One of the most remarkable parties ever held for the autographing of books took place 10 years ago at the Cokesbury bookstore in Dallas. At most of these affairs the author is a rumpled, lonesome figure, more than a touch embarrassed, sitting at a table beside a placard announcing his noble work, miserably wondering whether anyone further is going to stop by and speak to him now that his mother, cousin, former roommate and publishers representative have left and the clerks have ceased to pretend they are expecting to cope with a crowd.
For this Cokesbury party, however, several hundred people lined up on the sidewalk along the block among the downtown stores and office buildings. They waited with great patience, as if there were football tickets for sale inside. It was said then that only in Dallas would such a crowd have turned out for this particular event, but no doubt that was a prejudiced judgment. The author of the novel called Alpaca would have attracted a crowd in any city in the world where they use money as a reckoning of position.
Inside Cokesbury's, as the line approached the table where the author was smilingly signing his name on flyleafs of paperback copies of Alpaca, a sound could be heard. At first you thought it was...no, no, it couldn't be...yes, yes, it was...singing! Those two little girls, plump and sweet-faced, with ribbons in their hair, holding hands behind the author's chair, were singing:
How much is that book in the window,
The one my daddy wrote?
Although the tune was nipped from a sweetly sentimental song popular at the time, That Doggie in the Window, the author would beam and bob his head to the music and turn ghostly blue eyes toward the people who filed past to buy his book for 50�. The author liked the way the little girls sang. They were his stepdaughters and the family would sing often in the evenings around the piano in the parlor—and, besides, the author himself had written these lyrics.
Alpaca is set in a romantically imagined country of the same name and is the story of a confusion of the hearts of Juan Achala and an opera star named Mara Hani. But it was not for its literary merit alone that people lined up to purchase the book and to have the author autograph their copies. For one thing, in Dallas they liked the ideas expressed in Alpaca—that matters of government could not be discussed on radio or television or at meetings of more than a few hundred, that extra votes should be awarded to citizens who built up fortunes, scored at the top of their class or declined to take money from the government. Perhaps most important to the book's appeal, the author of Alpaca was either the richest man in the world or was so close to it that nobody could say for sure.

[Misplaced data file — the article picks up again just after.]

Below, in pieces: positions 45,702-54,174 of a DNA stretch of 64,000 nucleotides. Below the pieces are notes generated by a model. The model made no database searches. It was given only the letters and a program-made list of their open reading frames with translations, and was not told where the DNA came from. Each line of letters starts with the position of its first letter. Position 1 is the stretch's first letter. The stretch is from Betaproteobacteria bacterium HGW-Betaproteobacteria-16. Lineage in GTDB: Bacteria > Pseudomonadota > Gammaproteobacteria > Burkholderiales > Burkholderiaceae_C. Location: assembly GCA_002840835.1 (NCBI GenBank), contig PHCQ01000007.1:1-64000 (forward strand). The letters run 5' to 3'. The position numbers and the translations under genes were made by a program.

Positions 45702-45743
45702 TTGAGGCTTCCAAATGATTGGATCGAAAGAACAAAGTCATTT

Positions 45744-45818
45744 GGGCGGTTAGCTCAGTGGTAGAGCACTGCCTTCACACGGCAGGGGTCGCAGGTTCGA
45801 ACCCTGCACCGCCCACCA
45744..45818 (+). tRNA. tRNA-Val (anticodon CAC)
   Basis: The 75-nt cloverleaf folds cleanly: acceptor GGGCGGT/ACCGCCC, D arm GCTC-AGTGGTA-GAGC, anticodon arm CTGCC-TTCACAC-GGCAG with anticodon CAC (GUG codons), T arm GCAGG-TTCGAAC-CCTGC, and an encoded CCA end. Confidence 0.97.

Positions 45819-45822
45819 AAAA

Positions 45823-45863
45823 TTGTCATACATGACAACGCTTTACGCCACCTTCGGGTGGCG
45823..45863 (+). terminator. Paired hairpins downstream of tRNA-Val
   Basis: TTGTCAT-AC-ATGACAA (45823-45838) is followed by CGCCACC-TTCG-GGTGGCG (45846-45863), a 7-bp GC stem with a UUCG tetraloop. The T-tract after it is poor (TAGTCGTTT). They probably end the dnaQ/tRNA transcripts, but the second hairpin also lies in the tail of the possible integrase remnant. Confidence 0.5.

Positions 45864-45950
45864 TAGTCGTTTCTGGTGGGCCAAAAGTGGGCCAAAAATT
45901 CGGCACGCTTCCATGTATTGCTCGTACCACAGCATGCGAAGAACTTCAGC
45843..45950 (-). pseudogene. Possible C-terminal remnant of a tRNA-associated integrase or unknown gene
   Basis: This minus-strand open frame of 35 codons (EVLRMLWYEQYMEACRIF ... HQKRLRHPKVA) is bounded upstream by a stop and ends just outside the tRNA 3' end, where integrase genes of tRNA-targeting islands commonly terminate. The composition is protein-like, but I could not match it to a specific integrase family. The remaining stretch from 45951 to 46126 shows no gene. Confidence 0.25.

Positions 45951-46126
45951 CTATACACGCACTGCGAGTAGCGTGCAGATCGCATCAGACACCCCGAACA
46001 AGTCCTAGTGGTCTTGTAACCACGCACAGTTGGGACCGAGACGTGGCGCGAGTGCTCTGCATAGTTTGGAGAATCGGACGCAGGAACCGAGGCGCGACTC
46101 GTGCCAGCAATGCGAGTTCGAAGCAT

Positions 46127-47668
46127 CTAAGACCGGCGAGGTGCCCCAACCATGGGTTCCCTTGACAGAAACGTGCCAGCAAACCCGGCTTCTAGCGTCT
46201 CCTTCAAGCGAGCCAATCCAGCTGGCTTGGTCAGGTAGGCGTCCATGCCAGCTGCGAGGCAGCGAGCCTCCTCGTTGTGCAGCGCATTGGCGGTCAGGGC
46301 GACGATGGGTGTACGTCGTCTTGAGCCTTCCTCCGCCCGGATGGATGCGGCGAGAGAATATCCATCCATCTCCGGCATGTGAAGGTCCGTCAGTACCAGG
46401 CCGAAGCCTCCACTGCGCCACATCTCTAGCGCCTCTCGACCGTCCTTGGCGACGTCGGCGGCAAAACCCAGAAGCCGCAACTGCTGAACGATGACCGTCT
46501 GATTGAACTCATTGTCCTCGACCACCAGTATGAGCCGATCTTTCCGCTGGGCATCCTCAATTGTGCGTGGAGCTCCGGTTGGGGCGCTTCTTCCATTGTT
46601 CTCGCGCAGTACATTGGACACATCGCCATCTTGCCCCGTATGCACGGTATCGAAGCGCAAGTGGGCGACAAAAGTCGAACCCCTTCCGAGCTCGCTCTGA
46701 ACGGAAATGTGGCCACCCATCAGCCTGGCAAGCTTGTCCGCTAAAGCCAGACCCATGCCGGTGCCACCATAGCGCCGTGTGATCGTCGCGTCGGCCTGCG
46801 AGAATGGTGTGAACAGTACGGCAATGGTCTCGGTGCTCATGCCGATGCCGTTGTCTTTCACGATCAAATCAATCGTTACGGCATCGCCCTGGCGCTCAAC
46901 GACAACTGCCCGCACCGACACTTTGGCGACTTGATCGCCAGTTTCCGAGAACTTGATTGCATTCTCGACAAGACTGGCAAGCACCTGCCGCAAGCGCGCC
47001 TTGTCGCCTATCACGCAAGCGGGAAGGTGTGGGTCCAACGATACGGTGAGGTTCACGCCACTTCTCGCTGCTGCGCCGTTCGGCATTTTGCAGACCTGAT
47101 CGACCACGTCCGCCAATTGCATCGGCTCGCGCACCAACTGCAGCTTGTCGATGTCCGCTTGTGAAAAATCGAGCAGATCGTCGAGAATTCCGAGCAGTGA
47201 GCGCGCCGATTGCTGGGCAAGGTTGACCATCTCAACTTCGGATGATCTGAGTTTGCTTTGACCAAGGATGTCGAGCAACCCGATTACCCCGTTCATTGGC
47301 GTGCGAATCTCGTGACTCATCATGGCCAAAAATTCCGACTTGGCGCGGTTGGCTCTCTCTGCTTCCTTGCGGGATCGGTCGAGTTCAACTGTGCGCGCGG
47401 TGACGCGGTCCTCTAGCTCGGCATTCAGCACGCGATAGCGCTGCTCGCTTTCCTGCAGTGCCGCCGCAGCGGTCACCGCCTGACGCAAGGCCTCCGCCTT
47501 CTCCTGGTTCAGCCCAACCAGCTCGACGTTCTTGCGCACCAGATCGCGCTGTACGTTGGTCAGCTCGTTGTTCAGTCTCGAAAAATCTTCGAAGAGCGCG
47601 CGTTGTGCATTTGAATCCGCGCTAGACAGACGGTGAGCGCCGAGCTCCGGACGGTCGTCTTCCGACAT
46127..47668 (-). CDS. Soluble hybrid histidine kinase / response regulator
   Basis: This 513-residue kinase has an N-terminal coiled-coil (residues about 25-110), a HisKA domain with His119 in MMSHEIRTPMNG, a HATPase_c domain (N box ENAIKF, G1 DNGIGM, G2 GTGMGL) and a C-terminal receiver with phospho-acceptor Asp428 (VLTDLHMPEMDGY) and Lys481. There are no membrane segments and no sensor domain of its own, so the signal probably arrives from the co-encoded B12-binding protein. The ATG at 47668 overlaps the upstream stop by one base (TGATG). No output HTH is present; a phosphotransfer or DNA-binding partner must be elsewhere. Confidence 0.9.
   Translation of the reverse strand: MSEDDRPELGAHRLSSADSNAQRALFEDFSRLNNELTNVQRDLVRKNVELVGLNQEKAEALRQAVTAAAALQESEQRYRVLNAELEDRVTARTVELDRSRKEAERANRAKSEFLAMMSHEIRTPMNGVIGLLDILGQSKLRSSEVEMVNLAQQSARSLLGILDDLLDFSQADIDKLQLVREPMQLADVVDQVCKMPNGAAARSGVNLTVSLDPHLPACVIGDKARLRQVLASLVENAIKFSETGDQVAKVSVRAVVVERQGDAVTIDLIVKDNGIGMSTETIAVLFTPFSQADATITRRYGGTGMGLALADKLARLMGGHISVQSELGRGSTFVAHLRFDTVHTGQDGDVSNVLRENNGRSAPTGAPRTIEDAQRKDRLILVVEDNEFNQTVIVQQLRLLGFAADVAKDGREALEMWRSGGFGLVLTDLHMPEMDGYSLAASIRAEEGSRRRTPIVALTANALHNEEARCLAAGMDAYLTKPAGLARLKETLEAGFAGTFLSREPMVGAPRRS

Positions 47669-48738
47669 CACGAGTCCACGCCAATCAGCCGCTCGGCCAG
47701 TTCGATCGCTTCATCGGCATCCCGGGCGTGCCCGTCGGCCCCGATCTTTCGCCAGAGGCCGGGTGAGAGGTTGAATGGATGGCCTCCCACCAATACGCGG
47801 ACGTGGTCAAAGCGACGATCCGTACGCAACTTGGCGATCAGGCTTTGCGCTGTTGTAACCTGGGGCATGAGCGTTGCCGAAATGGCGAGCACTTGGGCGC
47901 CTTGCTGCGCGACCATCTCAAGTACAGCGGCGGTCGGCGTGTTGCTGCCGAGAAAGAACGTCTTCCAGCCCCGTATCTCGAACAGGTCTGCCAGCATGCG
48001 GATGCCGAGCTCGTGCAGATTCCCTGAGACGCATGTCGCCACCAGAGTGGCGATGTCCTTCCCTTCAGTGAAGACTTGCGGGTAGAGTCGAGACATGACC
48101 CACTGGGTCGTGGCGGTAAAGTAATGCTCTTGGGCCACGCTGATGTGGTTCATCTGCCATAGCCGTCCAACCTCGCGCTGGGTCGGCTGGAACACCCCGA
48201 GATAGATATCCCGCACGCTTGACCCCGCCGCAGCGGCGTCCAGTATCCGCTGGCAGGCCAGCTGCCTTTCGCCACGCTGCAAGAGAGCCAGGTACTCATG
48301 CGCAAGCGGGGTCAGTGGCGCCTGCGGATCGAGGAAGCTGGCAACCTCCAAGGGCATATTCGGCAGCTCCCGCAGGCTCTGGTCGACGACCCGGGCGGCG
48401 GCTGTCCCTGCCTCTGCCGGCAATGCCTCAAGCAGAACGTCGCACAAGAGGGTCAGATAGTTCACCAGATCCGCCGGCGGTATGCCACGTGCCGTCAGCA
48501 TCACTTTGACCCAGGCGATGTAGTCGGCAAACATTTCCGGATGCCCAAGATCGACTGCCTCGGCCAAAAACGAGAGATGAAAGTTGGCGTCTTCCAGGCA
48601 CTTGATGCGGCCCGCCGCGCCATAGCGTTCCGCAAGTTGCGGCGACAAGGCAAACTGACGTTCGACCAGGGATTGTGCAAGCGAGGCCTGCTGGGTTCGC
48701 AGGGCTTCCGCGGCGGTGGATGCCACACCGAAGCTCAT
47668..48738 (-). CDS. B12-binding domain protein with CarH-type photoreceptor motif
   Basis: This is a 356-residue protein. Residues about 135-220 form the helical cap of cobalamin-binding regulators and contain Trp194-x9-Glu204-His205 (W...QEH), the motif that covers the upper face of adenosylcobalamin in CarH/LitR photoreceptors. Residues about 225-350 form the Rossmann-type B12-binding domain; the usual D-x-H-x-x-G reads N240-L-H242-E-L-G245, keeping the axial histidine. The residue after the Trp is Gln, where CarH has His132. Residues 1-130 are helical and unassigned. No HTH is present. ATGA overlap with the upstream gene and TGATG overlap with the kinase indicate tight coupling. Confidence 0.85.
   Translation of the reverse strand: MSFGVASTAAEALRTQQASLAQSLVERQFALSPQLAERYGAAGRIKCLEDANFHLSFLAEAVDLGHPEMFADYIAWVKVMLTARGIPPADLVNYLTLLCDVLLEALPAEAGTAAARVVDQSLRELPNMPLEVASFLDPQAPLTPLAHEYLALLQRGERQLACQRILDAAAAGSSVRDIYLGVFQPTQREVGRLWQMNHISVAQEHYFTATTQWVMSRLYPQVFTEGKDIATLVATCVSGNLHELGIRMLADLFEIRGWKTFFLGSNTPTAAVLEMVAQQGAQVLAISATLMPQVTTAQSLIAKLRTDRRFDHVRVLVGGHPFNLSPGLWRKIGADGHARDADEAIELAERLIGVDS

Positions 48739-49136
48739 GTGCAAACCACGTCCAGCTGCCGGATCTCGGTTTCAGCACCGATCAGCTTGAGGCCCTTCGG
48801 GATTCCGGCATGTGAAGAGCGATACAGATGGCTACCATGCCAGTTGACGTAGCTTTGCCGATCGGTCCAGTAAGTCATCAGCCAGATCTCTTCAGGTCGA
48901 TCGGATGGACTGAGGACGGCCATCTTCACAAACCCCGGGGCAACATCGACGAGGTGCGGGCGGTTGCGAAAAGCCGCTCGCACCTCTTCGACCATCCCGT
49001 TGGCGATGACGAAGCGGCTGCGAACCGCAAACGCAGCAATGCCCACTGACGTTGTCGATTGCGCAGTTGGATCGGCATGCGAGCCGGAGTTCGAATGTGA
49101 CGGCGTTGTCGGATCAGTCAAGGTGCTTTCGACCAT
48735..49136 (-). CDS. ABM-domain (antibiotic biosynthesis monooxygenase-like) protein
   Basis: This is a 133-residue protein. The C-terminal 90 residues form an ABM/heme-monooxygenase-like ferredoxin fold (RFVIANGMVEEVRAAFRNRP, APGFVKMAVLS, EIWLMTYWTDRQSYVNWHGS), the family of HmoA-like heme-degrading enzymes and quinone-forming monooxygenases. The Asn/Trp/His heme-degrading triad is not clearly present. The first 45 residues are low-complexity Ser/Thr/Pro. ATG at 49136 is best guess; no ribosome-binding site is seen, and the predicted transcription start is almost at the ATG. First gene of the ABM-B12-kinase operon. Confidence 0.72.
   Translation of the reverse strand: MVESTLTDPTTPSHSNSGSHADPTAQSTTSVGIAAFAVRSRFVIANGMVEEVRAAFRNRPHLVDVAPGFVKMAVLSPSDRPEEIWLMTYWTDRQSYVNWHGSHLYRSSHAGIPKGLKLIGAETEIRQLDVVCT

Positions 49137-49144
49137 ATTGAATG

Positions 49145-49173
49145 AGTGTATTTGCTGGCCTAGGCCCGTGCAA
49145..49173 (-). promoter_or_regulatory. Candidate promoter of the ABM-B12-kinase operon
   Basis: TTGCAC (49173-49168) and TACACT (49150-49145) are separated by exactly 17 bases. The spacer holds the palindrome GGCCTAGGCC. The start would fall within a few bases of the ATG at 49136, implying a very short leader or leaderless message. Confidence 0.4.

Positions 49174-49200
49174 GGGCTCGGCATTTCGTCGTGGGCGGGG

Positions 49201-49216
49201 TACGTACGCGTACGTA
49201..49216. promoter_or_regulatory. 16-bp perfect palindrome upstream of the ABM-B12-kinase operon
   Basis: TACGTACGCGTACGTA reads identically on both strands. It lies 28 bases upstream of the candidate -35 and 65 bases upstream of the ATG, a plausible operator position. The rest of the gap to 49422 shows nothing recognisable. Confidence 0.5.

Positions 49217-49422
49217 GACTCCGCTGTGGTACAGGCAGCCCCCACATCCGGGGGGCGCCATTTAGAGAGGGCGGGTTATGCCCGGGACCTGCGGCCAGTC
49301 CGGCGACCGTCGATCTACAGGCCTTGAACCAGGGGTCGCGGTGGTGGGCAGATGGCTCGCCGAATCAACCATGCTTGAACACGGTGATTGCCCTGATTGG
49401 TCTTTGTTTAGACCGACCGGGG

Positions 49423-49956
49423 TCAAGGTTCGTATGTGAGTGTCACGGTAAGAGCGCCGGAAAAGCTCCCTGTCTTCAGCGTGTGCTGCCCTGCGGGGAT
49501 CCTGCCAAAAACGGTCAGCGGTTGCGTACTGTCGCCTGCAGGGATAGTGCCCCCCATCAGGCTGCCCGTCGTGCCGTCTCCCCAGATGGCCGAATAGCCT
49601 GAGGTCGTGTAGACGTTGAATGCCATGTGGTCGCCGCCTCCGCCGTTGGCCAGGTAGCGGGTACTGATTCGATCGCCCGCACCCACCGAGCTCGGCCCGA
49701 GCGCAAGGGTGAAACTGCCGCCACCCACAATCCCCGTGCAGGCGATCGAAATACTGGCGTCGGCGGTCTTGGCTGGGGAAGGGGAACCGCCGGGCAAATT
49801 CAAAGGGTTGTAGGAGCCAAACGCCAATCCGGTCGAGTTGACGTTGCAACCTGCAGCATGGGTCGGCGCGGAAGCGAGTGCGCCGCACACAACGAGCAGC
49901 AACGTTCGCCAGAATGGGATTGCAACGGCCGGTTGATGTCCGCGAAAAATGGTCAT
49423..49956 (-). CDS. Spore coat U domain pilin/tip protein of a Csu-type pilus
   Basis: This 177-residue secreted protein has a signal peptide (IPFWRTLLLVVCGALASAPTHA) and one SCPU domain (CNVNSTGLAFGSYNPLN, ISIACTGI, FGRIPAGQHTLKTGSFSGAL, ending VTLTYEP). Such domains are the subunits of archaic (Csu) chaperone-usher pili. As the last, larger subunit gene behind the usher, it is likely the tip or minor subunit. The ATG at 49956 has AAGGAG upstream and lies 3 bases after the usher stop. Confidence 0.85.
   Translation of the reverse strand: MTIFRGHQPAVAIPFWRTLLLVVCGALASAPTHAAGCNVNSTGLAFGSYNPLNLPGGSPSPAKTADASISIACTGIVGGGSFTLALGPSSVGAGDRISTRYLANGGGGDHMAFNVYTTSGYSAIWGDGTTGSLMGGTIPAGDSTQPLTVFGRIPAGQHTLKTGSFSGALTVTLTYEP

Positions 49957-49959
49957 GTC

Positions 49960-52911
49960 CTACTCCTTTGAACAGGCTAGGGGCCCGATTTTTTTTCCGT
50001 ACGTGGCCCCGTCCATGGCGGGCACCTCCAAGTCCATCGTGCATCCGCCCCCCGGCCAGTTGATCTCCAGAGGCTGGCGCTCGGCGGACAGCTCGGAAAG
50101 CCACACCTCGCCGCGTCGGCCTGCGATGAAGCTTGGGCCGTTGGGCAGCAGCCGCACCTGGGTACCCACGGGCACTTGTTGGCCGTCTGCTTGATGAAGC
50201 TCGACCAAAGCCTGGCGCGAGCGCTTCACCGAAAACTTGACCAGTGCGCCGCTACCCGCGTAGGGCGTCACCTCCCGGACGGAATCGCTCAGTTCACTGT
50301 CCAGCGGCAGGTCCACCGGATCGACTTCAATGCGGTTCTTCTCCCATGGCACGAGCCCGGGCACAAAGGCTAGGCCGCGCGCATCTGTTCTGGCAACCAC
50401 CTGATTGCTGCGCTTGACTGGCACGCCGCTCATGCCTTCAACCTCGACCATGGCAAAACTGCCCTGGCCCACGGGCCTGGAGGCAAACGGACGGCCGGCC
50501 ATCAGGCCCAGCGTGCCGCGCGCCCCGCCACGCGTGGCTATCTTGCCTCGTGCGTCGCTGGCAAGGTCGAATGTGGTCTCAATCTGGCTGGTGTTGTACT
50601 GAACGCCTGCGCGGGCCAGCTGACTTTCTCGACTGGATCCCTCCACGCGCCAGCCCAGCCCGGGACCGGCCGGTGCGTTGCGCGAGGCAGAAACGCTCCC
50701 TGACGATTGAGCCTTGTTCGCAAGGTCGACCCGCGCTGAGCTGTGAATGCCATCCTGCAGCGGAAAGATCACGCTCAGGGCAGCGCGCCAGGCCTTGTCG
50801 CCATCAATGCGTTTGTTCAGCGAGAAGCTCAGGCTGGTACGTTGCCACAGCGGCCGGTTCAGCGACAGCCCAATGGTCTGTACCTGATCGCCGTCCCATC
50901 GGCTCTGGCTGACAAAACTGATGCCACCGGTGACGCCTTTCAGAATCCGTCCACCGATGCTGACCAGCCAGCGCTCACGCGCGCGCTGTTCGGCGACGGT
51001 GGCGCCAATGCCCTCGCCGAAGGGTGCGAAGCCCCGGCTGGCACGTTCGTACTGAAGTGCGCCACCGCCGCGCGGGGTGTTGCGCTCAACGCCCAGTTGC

Sitting there that day in Cokesbury's signing autographs, Haroldson Lafayette Hunt looked like, if not a deity, then at least a ranking angel, and, in any case, altogether unlike a beginning novelist at his first autographing party. At 71 he had the face of a cherub, with fine white hair and smooth, pink-baby skin. Only recently people had begun to hear about Hunt's youngest son, Lamar, then 27, who had thought up the American Football League and had got it moving against obstructions that maybe only a prince of an international financial kingdom would have dared oppose. But the old man had not previously offered a look at himself to crowds in his home town.
Until 1948 few people in Texas or anywhere else knew about H. L. Hunt. That year LIFE magazine published a rather fuzzy photograph of Hunt on a sidewalk in Dallas, looking like an annoyed chiropractor on his way to the clinic, and in the caption proposed he might be the richest man in the world. The day the photo was taken Hunt thought the photographer was a street operator who was going to hand him a ticket offering six prints for a dollar. When Hunt didn't receive a ticket he figured the photographer was shooting the buildings in the background. Lamar saw the magazine and was startled—he hadn't realized his father was near to such a title. As a kid Lamar had thought a regular Saturday morning was to get a dollar from his mother and go stand in line at the Lakewood Theatre to see the Perils of Nyoka and later have a hamburger and milk shake. Though the old man didn't mention it to them, that photo caused considerable consternation to Lamar and his two closer brothers, Bunker and Herbert. They'd never paid much attention to money; no more would they be able to ignore it.
So is H. L. Hunt really the richest man in the world? J. Paul Getty, who is often said to be, says he would probably be richer than Hunt if position in wealthy corporations were the only consideration, but most of Getty's corporations are publicly owned, whereas Hunt and his large family own practically every piece of their businesses, and thus Hunt is the richer. And, of course, nobody knows where Howard Hughes ranks. All Hunt will say about it is, "If you know how rich you are, you aren't very rich."
After publication of the photograph in LIFE Hunt slowly emerged as a public person. He became known as a patron of Facts Forum and, later, Life Line—two means of presenting Hunt's fundamentalist, anti-Communist views to the people—and he began to write letters to the editor and to phone newspaper writers to issue lengthy warnings about the enemies of America. His appearance at Cokesbury's was somewhat of a coming out. By that time Lamar was already in the newspapers daily with his new football league. Not that the father and the youngest son were in any sort of competition for publicity, of course; the old man had done very well without it.